According to Innovia, the new cellulose-based bag packaging supplied to Guayaki combines two different compostable films in a bid to meet the company’s requirements for greener packaging with strong barrier content. These materials include the Natureflex NM product, which contains 0.02 per cent metal, laminated onto the glossy transparent NatureFlex NVS film. Innovia claims that the small metal content of the package makes the product suitable for home composting along with the other pack materials, though it is modified enough to ensure high moisture barrier rates to protect the product inside. The transmission rate of the packaging barrier is less than 10 g/m2/day at 38ºC, 90 per cent relative humidity. The new pack is designed to comply with international standards like the EN13432 and ASTM D6400 standards.


X-ray technology to detect food pack defects

European researchers have developed pioneering X-ray technology to ensure that contaminants and defects in food packaging can be detected before products end up on supermarket shelves. The Modulinspex technology uses low-energy Xrays to produce detailed images of food and other packaged products. The images can then be scanned by inspection software, which will alert users of any irregularities.

Modulinspex, a European Union-funded technology, was developed by a consortium of European companies. Before Modulinspex, higher-resolution, low-energy systems were not a viable means of checking packaging because the slow scanning significantly reduced the production rate at processing and packaging plants. The Modulinspex project led to the development of a detector that takes 300 images per second, fast enough to scan products moving on a conveyor at a 0.5 m/s. Modulinspex produces X-ray images with a resolution of 0.1 mm, which is 16 times higher than that of high-power systems. It is also modular, enabling hardware and software components to be adapted to suit varying types and sizes of packaging.

Source :

Hot-fill machines for pumpable foods

Propac Industrial, Australia, is supplying an integrated hot-fill liquid packaging system that uses film from AMPAC Flexibles. The vertical form-fillseal system combines the company’s hot-fill bag makers with AMPAC’s 9000 VF films to package pumpable food products.

The manufacturer says the machines can handle products at temperatures up to 92ºC, and is ideal for cook/chill applications. Fluids with particulate up to 25 mm in size can also be packaged in a one-part fill. The unit can fill bags up to 20 kg and expel all the air from them. The company has also just released a heavy-duty version capable of packaging high-viscosity pumpable products. Contact: Propac Industrial Pty. Ltd., Unit 2, 61 Prince William Drive, Seven Hills, NSW 2147, Australia. Tel: +61 (2) 9674 9261; Fax: +61 (2) 9674 9267; E-mail:


VFFS packaging system with rotary double jaw design

TNA, a leading Australian supplier of integrated packaging and processing solutions for food production companies worldwide, has launched the robag® 3 ttx 320 rotary double jaw (RDJ) that doubles production rates. Claimed to offer the highest economic value of any VFFS packaging system, the robag 3 ttx lowers utility costs and waste while providing high performance packaging.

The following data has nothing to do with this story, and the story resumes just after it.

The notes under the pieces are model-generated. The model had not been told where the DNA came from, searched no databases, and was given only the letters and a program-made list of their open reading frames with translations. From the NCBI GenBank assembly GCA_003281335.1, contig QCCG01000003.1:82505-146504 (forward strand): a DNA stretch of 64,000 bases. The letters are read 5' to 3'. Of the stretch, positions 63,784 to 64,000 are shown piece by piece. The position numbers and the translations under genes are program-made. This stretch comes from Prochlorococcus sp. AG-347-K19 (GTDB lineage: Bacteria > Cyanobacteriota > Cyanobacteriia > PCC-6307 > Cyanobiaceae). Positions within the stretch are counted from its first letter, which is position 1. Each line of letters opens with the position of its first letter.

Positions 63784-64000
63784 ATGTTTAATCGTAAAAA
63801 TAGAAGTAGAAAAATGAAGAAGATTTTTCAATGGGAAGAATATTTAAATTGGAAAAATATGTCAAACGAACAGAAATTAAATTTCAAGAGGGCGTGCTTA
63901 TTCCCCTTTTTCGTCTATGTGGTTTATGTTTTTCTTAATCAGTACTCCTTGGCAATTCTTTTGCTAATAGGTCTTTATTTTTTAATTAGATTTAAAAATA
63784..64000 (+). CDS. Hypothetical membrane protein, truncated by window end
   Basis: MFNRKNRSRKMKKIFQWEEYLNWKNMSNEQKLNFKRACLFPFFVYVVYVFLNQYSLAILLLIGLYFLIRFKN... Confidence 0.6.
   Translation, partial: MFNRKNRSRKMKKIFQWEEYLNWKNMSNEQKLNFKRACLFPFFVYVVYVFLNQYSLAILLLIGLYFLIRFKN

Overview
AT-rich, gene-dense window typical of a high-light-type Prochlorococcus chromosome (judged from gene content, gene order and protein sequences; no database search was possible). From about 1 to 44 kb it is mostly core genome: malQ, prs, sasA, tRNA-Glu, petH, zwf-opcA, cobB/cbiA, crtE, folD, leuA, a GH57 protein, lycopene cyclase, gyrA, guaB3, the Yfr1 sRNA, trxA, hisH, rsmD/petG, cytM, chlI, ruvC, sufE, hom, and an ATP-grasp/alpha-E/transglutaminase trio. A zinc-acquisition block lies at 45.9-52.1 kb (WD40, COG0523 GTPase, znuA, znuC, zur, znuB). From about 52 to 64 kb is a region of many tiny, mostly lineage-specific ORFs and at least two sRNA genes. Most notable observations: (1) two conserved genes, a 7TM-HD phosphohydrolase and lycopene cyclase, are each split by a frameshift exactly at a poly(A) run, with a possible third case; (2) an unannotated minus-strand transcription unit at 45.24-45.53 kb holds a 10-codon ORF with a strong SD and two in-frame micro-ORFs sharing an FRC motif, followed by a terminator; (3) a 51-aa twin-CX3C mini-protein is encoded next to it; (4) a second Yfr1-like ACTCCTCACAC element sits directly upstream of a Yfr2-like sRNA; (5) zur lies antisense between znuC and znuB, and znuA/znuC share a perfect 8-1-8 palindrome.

Available in many combinations of jaw sizes and types, the highly flexible machine can produce several bag formats including pillow pack, block or quattro bottom, and inner and outer bag configurations. Designed for easy maintenance and service access, the servo-driven robag 3 ttx has 30 per cent less moving parts than a conventional VFFS machine, driving down repair and maintenance needs. Integrated electronics and hardware further enhance the ease of operation.

The machine comes with user-friendly digital settings and centrally located touch screen controls. The system integrates seamlessly upstream or downstream with other packaging equipment including TNA’s gateless, reversible transfer and distribution system and other ancillary equipment. Contact: TNA Australia Pty. Ltd., 24 Carter Street, Sydney Olympic Park, NSW 2127, Australia. Tel: +61 (2) 9714 2321; Fax: +61 (2) 9748 2970.


High-speed, environmentfriendly packaging process

In the United Kingdom, researchers at the University of Bath and Campden BRI are leading a project to create a new high-speed, environmentfriendly packaging process that will use recycled materials and reduce the amount of plastic used. The project is focused on improving the ‘formfill-and-seal’ packaging used for foods such as rice, pasta and crisps. By designing a more efficient way of sealing the packaging, the scientists hope to reduce the amount of material used by 13 per cent, which would lead to a saving of more than 39,000 tonnes per year of landfill waste.

Dr. Ben Hicks, Prof. Glen Mullineux and Dr. Jason Matthews from the University’s Department of Mechanical Engineering are working as part of a consortium including Campden BRI, Hayssen-Sandiacre Europe, Amcor Flexibles Food and United Biscuits. They will examine the process used to mechanically fill and seal the packaging and then use this information to design a new packing machine that uses less plastic and can use recycled materials. The researchers are also investigating new sealing processes that can be used with the new biodegradable materials, which
will lead to further environmental benefits.

Dr. Hicks, Deputy Director of the University’s Innovative Design Manufacturing Research Centre said: “The project is building on theoretical and modelling expertise of the University’s Department of Mechanical Engineering and using the materials and packaging testing facilities of Campden BRI to try out the new system. The scientific knowledge base is further enhanced by the materials processing knowledge of Amcor, the practical experience of consumer goods packaging from United Biscuits and the machinery design knowledge of HayssenSandiacre.”